The Theosophical Society (Adyar)
TS Headquarters, Adyar

The Headquarters Hall
Leaflet

THE THEOSOPHICAL ESTATE here at Adyar is the International Headquarters of the Theosophical Society.
(The Indian Section Headquarters is in Varanasi).
Below, we give a guide to the Headquarters Hall.

On the west wall of the Hall is a large tablet showing all the countries in which national societies have been founded, and the dates of their charters. Above this list are the Objects of the Society:

To form a nucleus of the Universal Brotherhood of Humanity without distinction of race, creed, sex, caste or colour.
To encourage the study of Comparative Religion, Philosophy and Science.
To investigate unexplained laws of Nature and the powers latent in man.

As a result of our study of Theosophy we encourage each member to understand his own religion and live it better. When we hold official meetings in this Hall we sometimes begin with the prayers of the religions of those present, offered by a member from each of the religions. We have symbols of all the principal religions on the walls. During the International Convention of the Society, flags of all the countries where the Society is represented are hung in the Hall together with the flag of the United Nations.

Beginning with the oval over the tablet just described, FREEMASONRY is represented by the square and compasses. Freemasonry is not a religion but it is probably the oldest brotherhood in existence today.

To the left, over the outside archway is the Kandy (Sri Lanka) procession of Perahera, the Sacred Tooth, a Buddhist relic.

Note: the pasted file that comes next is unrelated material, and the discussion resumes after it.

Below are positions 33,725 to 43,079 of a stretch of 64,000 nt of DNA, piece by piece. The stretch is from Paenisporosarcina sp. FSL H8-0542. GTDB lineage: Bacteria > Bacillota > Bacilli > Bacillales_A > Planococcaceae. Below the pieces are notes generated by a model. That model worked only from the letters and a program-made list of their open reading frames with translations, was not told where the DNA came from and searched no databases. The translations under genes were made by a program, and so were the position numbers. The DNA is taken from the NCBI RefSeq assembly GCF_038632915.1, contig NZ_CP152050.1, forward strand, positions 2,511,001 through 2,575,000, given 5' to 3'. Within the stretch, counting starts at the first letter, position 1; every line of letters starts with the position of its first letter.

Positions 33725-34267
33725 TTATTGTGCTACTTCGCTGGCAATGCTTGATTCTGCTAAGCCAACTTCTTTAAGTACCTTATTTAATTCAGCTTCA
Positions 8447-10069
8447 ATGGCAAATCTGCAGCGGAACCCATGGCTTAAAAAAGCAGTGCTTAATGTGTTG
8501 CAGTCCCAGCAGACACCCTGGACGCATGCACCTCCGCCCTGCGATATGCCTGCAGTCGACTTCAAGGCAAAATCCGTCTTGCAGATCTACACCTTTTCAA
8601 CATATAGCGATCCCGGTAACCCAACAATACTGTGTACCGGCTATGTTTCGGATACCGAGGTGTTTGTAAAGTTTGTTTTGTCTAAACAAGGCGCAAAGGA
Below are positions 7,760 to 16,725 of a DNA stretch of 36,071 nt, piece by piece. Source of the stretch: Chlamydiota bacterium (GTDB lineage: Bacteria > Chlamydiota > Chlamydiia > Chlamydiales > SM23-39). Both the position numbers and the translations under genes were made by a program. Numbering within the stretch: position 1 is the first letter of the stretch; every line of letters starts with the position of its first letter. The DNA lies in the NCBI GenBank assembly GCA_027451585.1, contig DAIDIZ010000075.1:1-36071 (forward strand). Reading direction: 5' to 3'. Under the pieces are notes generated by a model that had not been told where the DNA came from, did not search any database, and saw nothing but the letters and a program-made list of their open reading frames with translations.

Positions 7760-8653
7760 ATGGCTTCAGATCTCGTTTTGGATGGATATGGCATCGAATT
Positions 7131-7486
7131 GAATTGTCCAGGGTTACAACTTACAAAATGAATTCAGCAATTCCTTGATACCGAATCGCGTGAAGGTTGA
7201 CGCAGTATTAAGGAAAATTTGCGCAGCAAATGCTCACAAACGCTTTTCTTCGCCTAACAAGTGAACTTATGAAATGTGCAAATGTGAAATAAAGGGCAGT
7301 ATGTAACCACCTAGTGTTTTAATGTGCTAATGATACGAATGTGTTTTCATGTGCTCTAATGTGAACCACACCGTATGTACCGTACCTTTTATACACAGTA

Turning to the right, over the next arch is represented the newest of the world religions, Bahai, founded by BAHA’U’LLAH, meaning the Incarnate Glory. The symbols are Persian letters spelling, ‘God is Great’.

The next symbol to the right represents Judaism, with MOSES, the lawgiver, and the six-pointed Star of David, the symbolism of which is similar to that of the star in the Society’s seal, described later.

Beneath this is a bas relief representing Christianity, taken from Holman Hunt’s painting, JESUS CHRIST, the Light of the World. He is shown knocking at the door of the heart which has no outside latch. The heart must be opened from within to permit him to enter. A lamb is shown, since he was known as the Good Shepherd, but this is also a symbol of the cosmic sacrifice.

Next to Christianity comes Buddhism, showing the LORD BUDDHA in meditation, seated on a lotus, and wearing the jewelled Crown of Light representing Supreme Enlightenment.

Above is Jainism. Its founder, MAHAVIRA, taught harmlessness and renunciation. The symbols are a svastika, its four arms sometimes regarded as representing four types of life: the devas, the human, the underworld and the lesser kingdoms (animals, etc.); three small circles above the svastika, the jewels, of right faith, right knowledge and right conduct; the crescent, the quickening spirit which grows and becomes the circle of victorious Godhood, but also called harmlessness.

Next in a wall niche on the corner is a bust of Dr Annie Besant. A bas relief over the door at the north end of the hall portrays Minerva, the Roman Goddess of Wisdom, with her attendants in human and devic form. Above this is a design by Colonel Olcott weaving together the cocks that were part of the crests of his family and that of Madame Blavatsky. In the wall niche on the other corner of the north wing is a bust of Colonel H.S. Olcott who served the Society as President from its inception until his death in 1907, when he was succeeded by Dr Besant.